by Russell Pollitt SJ

Fake news is not new but “the strategy employed by the ‘crafty serpent’ in the Book of Genesis, who, at the dawn of humanity, created the first fake news,” Pope Francis wrote in his World Communications Day Message 2018.

Fake news is the spreading of disinformation online or in traditional media. “It has to do with false information based on non-existent or distorted data meant to deceive and manipulate,” the Pope wrote. He said that spreading fake news can serve to “advance specific goals, influence political decisions and serve economic interests.”

“Fake news is a sign of intolerant and hypersensitive attitudes, and leads to arrogance and hatred. That is the end result of untruth,” Francis said. He went on to say that at heart of fake news is greed, rooted in the “thirst for power, a desire to possess and enjoy, which ultimately makes us victims of something much more tragic: the deceptive power of evil that moves from one lie to another in order to rob us of our interior freedom.”

American President Donald Trump has repeatedly accused US mainstream media of creating “fake news” about him when they have either been critical of his presidency or not reported what he wants them to say. Recently he announced the “winners” of his newly created “fake news awards”.

Last year many South Africans were shocked at how the British public relations company, Bell Pottinger, allegedly assisted the Gupta family in furthering their economic interests by spreading false information in order to manipulate and deceive. They exploited fragile race relations in South Africa, amongst other things, to distract the national conversation from corruption. There was also collusion with the Black First Land First (BLF) group to harass and discredit mainstream media organisations and individual journalists.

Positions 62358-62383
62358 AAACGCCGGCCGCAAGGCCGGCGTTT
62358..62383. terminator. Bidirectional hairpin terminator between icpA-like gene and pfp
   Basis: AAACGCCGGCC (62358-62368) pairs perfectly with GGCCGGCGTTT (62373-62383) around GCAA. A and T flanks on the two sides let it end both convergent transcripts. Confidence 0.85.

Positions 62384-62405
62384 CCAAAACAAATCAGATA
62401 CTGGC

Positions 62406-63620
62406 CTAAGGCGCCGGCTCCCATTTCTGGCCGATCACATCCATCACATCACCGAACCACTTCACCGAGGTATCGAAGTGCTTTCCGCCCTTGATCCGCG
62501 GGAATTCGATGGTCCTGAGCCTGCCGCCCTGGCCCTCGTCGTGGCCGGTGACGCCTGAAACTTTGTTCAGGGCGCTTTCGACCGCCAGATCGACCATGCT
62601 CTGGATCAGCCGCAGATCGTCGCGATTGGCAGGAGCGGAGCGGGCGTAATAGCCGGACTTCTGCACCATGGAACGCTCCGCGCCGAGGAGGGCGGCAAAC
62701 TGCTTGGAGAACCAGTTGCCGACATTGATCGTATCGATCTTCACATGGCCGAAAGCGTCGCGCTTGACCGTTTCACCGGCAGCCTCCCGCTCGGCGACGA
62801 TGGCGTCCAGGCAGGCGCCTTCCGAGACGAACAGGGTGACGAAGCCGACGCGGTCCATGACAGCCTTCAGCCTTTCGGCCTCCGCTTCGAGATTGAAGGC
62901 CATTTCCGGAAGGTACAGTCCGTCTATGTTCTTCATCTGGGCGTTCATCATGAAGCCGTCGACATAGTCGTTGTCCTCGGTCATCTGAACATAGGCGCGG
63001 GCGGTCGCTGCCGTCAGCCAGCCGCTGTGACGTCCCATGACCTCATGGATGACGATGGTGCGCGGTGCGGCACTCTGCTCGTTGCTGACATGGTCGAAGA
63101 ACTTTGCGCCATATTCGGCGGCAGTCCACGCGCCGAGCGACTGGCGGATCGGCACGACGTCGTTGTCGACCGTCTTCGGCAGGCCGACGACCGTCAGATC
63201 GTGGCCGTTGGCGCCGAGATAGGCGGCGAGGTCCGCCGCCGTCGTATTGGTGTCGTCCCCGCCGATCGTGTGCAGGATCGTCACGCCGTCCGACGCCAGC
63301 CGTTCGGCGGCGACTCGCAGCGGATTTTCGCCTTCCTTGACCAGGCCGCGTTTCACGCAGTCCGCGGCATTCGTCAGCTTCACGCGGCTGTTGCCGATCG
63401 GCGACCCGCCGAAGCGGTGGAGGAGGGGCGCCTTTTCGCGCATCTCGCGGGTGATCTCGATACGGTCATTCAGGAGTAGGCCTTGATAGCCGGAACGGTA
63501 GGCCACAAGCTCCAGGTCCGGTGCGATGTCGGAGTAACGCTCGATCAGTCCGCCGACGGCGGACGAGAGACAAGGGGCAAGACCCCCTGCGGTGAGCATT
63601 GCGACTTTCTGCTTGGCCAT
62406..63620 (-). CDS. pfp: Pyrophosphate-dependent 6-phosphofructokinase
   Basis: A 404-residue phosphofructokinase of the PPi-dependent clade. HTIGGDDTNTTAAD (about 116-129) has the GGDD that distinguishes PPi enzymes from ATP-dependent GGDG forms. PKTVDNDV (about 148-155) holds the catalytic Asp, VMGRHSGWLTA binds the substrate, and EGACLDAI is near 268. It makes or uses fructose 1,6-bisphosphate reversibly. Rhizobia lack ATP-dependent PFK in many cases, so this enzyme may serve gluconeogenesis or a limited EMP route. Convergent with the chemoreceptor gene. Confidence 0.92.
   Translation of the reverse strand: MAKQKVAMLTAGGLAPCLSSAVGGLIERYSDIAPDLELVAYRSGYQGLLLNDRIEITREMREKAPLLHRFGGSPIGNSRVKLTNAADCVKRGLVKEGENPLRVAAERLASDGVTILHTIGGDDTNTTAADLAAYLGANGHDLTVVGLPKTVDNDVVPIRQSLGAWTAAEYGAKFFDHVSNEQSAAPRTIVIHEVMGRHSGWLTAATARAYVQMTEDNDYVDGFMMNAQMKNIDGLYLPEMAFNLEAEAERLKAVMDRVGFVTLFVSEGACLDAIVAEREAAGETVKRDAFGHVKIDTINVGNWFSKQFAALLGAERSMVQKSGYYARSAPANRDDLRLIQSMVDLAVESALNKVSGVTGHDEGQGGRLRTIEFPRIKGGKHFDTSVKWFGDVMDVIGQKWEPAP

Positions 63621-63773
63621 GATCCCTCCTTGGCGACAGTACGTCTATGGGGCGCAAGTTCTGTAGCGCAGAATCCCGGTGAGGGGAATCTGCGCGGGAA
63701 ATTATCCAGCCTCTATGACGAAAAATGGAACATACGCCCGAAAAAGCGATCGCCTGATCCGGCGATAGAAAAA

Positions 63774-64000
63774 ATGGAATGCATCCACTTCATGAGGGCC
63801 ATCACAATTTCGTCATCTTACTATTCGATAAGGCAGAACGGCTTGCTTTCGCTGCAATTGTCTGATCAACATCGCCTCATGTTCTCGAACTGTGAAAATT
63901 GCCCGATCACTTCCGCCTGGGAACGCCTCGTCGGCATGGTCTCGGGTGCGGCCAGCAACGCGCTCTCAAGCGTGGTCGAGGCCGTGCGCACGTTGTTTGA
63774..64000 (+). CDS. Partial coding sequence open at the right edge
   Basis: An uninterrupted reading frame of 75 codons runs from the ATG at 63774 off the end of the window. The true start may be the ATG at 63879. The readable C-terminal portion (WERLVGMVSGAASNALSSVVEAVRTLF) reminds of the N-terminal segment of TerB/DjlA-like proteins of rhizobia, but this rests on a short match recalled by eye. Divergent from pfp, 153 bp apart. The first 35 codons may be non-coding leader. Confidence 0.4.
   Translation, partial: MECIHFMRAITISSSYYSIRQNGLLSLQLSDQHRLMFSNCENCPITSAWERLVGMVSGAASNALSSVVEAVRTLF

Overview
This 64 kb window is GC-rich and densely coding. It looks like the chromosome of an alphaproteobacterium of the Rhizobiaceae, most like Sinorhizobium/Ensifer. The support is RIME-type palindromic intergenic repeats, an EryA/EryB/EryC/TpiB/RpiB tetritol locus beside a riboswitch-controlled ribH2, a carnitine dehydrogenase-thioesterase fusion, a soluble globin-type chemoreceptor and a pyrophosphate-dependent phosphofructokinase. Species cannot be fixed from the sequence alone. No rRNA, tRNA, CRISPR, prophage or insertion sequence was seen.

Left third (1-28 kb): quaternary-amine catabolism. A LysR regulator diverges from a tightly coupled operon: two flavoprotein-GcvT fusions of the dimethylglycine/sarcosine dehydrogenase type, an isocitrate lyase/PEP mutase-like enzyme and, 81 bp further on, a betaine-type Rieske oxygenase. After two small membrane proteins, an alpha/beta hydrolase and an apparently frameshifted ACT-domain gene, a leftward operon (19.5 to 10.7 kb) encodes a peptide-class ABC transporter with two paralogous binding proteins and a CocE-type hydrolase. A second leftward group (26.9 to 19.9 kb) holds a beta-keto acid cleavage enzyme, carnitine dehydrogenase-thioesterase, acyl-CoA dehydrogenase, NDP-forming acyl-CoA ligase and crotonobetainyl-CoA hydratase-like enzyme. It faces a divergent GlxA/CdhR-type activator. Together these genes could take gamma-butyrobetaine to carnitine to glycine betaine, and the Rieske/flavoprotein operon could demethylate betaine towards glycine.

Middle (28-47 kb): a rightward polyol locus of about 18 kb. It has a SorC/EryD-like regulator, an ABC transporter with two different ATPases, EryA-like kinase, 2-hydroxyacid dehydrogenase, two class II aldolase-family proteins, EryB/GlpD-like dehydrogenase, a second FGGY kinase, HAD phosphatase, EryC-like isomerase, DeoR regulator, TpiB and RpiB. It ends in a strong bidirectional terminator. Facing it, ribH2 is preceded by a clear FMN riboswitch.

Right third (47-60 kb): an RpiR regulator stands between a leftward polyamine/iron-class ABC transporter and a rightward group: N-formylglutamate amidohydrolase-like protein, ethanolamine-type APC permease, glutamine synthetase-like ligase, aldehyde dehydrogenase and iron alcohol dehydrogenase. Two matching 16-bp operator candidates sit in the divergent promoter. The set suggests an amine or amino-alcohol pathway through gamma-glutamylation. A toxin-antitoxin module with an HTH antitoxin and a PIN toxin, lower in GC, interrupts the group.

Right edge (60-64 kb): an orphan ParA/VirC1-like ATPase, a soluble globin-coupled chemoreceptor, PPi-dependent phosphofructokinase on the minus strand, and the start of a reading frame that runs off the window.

Pope Francis said that the effectiveness of fake news is its ability to mimic real news. He said that fake news “grasps people’s attention by appealing to stereotypes and common social prejudices, and exploiting instantaneous emotions like anxiety, contempt, anger and frustration.”

South Africans have been exposed to disinformation and propaganda for several years through media organisations purporting to be legitimate purveyors of news. Social media has become one of the fastest ways to distribute false information.

The Pope says that fake news is aided by homogenous environments where people are not exposed to differing perspectives and opinions. Fake news thrives, he says, when there is an “absence of healthy confrontation with other sources of information that could effectively challenge prejudices and generate constructive dialogue”. He says that fake news runs the risk of turning people into “unwilling accomplices in spreading biases and baseless ideas.”

Francis said that in an age of fake news discernment is needed to “unmask [the] ‘snake-tactics’ used by those who disguise themselves in order to strike at any time.” He said that what is true will lead to communion and promote goodness.

To end with, the Holy Father invited everyone to “promote a journalism of peace” – one which is “opposed to falsehoods, rhetorical slogans, and sensational headlines”.

Next time you retweet or share a story on social media, you might want to pause and ask yourself if you are helping to spread the truth or serving a “crafty serpent’s” agenda